O'Rourke bent forward, the better to lose no word of the Frenchman's.

"Be all means," he encouraged him.

"But," Chambret paused to stipulate, "it is a thing understood between us, as friends, that should I make use of the actual name of a person or place, it will be considered as purely part of the hypothesis?"

"Most assuredly!"

"Good, monsieur. I proceed. Let us suppose, then, that there is, within one thousand miles of our Paris, a grand duchy called Lützelburg—"

"The name sounds familiar," interrupted O'Rourke, with suspicion.

"Purely a supposititious duchy," corrected Chambret gravely.

"Sure, yes,"—as solemnly.

"That being understood, let us imagine that the late Duke Henri, of Lützelburg, is survived by a widow, the dowager duchess, and a son, heir to the ducal throne—petit Duke Jehan, a child of seven years. You follow me? Also, by his younger brother, Prince Georges of Lützelburg, a—a most damnably conscienceless scoundrel!" Chambret exploded, bringing his fist down upon the table with force sufficient to cause the glasses to dance.

"Softly, mon ami!" cautioned O'Rourke. "I gather ye are not be way of liking Monsieur le Prince?"

"I—I do not like him, as you say. But, to get on: Lützelburg lies—you know where." Abandoning all pretense of imagining the duchy, Chambret waved his hand definitely to the northwest. O'Rourke nodded assent.

"The capital city, of course, centers about the Castle of Lützelburg. The duchy is an independent State maintaining its own army—one regiment—its customs house, sending its representatives to the Powers. You know all that? It is a rich little State; a comfortable berth for its ruler. Duke Henri preserved its integrity, added to its resources, leaving it a fat legacy to his little son. Had he died without issue, Georges would have succeeded to the ducal throne—and to the control of the treasury. Naturally the scoundrel covets what is not his, now. He goes further. He has gone—far, very far, mon ami."

O'Rourke moved his chair nearer, becoming interested. "Gone far, ye say? And what has the black-hearted divvle been up to, bad cess to him?" he asked with a chuckle.

"He has kidnaped little Duke Jehan, mon ami."

"Kidnaped!" The Irishman sat back gasping. "Faith, what does he think he is, now—a robber baron?" he demanded indignantly—this man of strong emotions, easily inflamed in the cause of a friend. "Tell me how he has gone about it, and what ye want me to do."

"There is but little to tell, O'Rourke. This is the most that we know for a certainty: that Duke Jehan has disappeared. Georges—the blackguard!—even dares offer a reward to the man who can furnish a clew to the child's whereabouts. In the nature of things, the reward will never be claimed by a Lützelburger; for Georges, now, is the head and forefront of the government, holding, practically, power of life and death over every soul in the duchy. It is this that we fear: that he will do a hurt to the child."

"Why," interposed O'Rourke, "has he not already done it—put him out of his way?"

"Because, my friend, he values him too highly, as an asset toward his purposes. Prince Georges wishes to marry Madame la Duchesse, the child's mother—a woman wealthy in her own right. He has suggested to her that, should she consent to marry him, his own interests would then be more involved, that he would perhaps take a greater interest in the pursuit of the malefactors. You see?"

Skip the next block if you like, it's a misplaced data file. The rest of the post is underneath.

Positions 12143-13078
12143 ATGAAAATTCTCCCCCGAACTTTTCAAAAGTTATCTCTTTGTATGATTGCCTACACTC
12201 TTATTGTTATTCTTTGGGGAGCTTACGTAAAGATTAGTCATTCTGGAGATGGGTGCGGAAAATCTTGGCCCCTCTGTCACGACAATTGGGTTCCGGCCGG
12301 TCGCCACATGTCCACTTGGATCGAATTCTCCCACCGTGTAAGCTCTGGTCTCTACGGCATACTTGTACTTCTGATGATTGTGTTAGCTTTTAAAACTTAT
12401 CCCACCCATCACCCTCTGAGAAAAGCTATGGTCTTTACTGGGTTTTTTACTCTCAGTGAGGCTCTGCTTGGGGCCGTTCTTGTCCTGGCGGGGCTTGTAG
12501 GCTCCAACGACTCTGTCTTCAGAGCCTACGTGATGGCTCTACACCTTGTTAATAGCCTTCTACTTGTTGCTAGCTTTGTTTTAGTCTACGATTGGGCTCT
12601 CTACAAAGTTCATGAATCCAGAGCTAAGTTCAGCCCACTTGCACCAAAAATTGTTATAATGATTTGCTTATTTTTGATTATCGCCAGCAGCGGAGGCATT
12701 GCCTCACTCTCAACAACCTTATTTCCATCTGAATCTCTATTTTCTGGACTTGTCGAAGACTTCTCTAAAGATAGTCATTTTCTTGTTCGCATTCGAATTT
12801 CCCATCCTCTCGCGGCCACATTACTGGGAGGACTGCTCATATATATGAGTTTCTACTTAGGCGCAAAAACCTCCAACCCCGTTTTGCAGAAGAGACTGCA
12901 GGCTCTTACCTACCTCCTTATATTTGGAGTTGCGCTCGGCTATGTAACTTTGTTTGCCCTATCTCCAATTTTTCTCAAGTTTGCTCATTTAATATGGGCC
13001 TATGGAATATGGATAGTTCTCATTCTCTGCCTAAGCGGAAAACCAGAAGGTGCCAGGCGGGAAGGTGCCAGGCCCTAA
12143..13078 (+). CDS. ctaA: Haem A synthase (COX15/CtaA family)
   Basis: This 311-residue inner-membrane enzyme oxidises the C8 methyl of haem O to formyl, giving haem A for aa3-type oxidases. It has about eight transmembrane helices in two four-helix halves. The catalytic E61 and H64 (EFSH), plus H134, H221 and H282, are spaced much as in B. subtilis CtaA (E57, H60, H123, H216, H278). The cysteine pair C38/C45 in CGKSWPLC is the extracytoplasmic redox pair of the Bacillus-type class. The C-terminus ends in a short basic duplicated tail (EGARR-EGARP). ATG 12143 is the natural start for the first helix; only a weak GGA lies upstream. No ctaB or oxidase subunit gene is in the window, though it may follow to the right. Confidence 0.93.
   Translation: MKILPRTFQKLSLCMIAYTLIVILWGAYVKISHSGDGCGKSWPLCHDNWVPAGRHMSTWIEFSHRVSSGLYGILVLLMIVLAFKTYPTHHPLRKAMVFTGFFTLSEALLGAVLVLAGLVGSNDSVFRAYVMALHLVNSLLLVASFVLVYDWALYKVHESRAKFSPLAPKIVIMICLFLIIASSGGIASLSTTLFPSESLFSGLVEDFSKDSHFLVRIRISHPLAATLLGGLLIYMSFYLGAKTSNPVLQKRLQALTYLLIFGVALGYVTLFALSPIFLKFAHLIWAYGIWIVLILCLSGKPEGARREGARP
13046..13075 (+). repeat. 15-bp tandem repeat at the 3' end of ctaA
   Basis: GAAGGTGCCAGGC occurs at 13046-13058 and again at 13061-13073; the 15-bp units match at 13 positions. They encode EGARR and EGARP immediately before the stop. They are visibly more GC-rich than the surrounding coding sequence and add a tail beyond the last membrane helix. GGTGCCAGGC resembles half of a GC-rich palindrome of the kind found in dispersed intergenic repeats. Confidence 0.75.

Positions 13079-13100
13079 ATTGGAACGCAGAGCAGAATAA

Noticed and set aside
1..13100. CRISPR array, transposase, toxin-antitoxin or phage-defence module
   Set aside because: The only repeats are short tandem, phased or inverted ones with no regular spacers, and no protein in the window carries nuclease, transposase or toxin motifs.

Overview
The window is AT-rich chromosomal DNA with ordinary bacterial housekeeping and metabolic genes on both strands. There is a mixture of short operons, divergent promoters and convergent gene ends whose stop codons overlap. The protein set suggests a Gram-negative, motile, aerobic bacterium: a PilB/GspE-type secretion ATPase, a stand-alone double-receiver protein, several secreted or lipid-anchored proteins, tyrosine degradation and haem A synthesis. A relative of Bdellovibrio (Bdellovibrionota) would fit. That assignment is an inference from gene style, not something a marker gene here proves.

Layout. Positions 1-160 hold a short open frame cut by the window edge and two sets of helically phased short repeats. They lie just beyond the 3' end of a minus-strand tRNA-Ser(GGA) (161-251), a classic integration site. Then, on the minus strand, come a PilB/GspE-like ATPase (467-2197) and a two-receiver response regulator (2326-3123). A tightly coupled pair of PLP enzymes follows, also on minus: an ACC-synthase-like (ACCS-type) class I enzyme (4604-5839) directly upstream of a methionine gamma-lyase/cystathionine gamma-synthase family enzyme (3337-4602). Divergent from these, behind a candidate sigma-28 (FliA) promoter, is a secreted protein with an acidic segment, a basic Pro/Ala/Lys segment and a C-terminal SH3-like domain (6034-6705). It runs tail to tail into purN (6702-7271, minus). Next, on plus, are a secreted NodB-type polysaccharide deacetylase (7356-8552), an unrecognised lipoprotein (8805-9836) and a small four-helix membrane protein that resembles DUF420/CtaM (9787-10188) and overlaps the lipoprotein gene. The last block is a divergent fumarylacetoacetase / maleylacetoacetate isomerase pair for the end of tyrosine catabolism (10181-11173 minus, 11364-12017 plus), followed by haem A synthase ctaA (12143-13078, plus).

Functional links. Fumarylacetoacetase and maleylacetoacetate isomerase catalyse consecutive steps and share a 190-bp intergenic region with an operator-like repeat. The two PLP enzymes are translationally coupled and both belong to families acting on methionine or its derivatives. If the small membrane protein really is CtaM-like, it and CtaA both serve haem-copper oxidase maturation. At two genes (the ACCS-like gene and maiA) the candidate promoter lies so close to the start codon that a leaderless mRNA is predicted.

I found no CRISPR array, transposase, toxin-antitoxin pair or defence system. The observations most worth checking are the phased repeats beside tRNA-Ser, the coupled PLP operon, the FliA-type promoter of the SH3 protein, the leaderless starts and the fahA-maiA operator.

"Faith, and I do." O'Rourke tipped back in his chair, grinning impartially at Chambret. "And he would marry the duchess? And ye hate the bold blackguard, is it?" he jeered softly.

Chambret flushed under his challenging gaze. He hesitated. "To be plain," he faltered, "to be frank with you, I—I love madame."

"And she?" persisted O'Rourke.

Chambret shrugged his shoulders. "Who can say?" he deprecated. "Madame will not. Yet would I serve her. Already have I made myself so obnoxious to the powers that be in Lützelburg that I have been requested to absent myself from the duchy. Wherefore I turn to you."

But O'Rourke pursued his fancy. "I've heard she is beautiful?" he insinuated.

Again Chambret hesitated; but the eyes of the man glowed warm at the mental picture O'Rourke's suggestion conjured within his brain. "She is—indeed beautiful!" he declared at length; and simultaneously took from his pocket a leather wallet, which, opening, he put upon the table between them.

O'Rourke bent over it curiously. A woman's photograph stared up at him: the portrait of a most wonderful woman, looking out from the picture fearlessly, even regally, under level brows; a woman young, full-lipped, with heavy-lidded eyes that were dark and large, brimming with the wine of life. Which is Love.

O'Rourke had seen that portrait frequently before, as published in the prints, but now he began to appreciate this great beauty with a more intimate interest.

"Faith!" he sighed, looking up. "I'm more than a little minded to envy ye, Chambret. She is beautiful, me word!" He paused; then, "Ye would have me go to get back the boy, if I can?" he asked.

"That is what little I ask," assented Chambret. "You will be amply rewarded—"

"I'll go, mon ami. Rest easy, there; I'll do what ye would call me 'possible,' monsieur, and a little more, and the divvle of a lot more atop of that. If a man can scale the insurmountable—I'll be himself!"

He offered his hand, and, Chambret accepting, put his five fingers around the Frenchman's with a grip that made the other wince.

"As to the reward—" Chambret ventured again.

"Faith, man, can I do naught for a friend without having gold showered over me? Damn the reward! Tell me your plans, give me the lay of the land, and I'm off be sunrise. But as for reward—"

He rose, taking Chambret's arm in his.

"Come," he suggested, "let us go and sup—at your expense. And then, maybe, I'll be asking ye for the loan av a franc or two to refurbish me wardrobe. 'Tis the divvle av a winter it has been, I'll niver deny. Come. 'Tis meself knows a quiet place."